Politics plays a crucial role in the story of ‘Dune’ as it shows the flow of power around great powers. Though written in the 1960s, ‘Dune’ applies to today’s world, where there is an interwoven control system around specific commodities and resources limited in supply. In ‘Dune,’ the control of spice made the difference between having and being subordinate. When faced against an enemy, the card of gaining control over its crucial source of power is necessary to bring it to its knees. Paul discovered that with both his superhuman capabilities and control over the desert, he could seize control of Arrakeen. With Paul exercising exceptional political control over the Fremen, he was successfully able to cripple the imperium.
The Vital Role of Lineage in Power
Lineage plays a crucial role in ‘Dune.’ In the novel, ancestry is synonymous with power; this was evident because Paul only became emperor by marring Shaddam’s daughter. With the chain of command moving from the emperor to the noble houses, the control of shares in CHOAM was necessary for each noble house to retain power. Also, lineage and gender control were vital to the Bene Gesserit, as they enabled them to exercise control over the bloodline of each house from the shadows. Bene Gesserit’s control over ancestry made them maintain the balance of power between the noble houses by creating an avenue for marriages that forged political bonds.
Analysis of Key Moments
- Duke Leto of House Atreides, ruler of water planet Caladan, gets assigned by Shaddam IV, emperor of the Padishah Empire and ruler of the known universe, to govern planet Arrakis.
- Baron Vladimir of House Harkonnen and former governor of planet Arrakis conspire with Shaddam to destroy Leto, his son, Paul, and the house of Atreides.
- Lady Jessica, Paul’s mother and a votary of the Bene Gesserit, brings Paul before her superior, Reverend Mother Gaius Helen Mohiam, speculating he was the child of prophecy.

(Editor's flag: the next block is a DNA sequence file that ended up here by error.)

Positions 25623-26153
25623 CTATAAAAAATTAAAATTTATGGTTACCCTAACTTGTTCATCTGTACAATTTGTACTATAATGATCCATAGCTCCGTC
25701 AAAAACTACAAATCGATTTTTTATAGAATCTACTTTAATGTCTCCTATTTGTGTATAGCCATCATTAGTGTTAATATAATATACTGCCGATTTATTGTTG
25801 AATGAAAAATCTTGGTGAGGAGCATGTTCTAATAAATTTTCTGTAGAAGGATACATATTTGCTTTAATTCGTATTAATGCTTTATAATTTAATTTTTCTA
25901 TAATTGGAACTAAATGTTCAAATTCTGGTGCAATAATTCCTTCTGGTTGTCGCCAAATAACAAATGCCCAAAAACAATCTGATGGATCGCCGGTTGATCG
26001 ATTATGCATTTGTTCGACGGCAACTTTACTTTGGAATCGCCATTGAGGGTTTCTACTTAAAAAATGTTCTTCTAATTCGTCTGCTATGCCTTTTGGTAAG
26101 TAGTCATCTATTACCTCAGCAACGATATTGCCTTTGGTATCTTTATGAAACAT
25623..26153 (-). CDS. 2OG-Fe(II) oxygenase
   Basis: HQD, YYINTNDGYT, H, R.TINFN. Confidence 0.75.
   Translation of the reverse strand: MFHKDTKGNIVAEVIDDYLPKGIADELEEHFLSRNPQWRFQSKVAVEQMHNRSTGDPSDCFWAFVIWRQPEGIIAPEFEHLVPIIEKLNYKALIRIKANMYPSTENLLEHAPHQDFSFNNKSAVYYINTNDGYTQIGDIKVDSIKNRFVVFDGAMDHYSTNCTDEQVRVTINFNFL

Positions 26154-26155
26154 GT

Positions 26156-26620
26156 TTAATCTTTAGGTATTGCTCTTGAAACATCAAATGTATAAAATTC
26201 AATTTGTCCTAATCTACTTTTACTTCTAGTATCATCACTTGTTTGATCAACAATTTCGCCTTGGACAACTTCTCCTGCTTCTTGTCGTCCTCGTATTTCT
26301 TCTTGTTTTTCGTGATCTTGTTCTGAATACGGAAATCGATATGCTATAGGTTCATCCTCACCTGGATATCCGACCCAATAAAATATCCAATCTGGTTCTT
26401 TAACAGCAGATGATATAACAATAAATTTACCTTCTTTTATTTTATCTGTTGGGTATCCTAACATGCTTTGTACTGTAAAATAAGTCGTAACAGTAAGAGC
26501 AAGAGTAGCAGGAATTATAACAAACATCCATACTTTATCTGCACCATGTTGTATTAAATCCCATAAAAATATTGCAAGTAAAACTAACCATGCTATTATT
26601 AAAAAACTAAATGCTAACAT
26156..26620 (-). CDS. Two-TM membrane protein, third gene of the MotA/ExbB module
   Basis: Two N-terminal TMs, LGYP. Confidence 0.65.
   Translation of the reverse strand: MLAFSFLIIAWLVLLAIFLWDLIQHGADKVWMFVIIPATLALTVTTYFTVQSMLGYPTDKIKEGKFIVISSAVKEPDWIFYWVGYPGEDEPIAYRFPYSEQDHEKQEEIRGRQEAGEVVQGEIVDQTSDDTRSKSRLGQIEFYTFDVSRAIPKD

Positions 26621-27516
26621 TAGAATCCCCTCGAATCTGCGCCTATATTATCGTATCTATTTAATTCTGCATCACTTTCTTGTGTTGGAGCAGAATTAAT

- Paul passes the blinding pain test set by the reverend mother by enduring the Gom Jabbar.
- Leto and his house leave Cladan for planet Arrakis.
- Harkonnen and Sardaukar troops attack the Atreides on Arrakeen, capital of Arrakis. Leto is by Yueh, his doctor who poisons him but lets Paul and Jessica escape.
- Thufir Hawat, Leto’s mentat, gets captured, and Gurney Halleck escapes.
- Leto dies in a failed attempt to kill the Baron of Harkonnen.
- Paul realizes he had powers which he harnessed by taking Melange, the drug known to grant its users youth and mental capabilities. Paul discovers he can see into the future as he foresees a future where he lived among the Fremen, the local inhabitants of Arrakis.
- Jessica finds out that her father is Baron Vladimir of House Harkonnen.
- Paul and Jessica get accepted into the Fremen community, Sietch Tabr.
- Paul proves his manhood to the Fremen and chooses the name Usal Paul Muad’Dib.
- Jessica drinks the water of life and becomes a reverend mother, granting her and her unborn child, Alia, powers.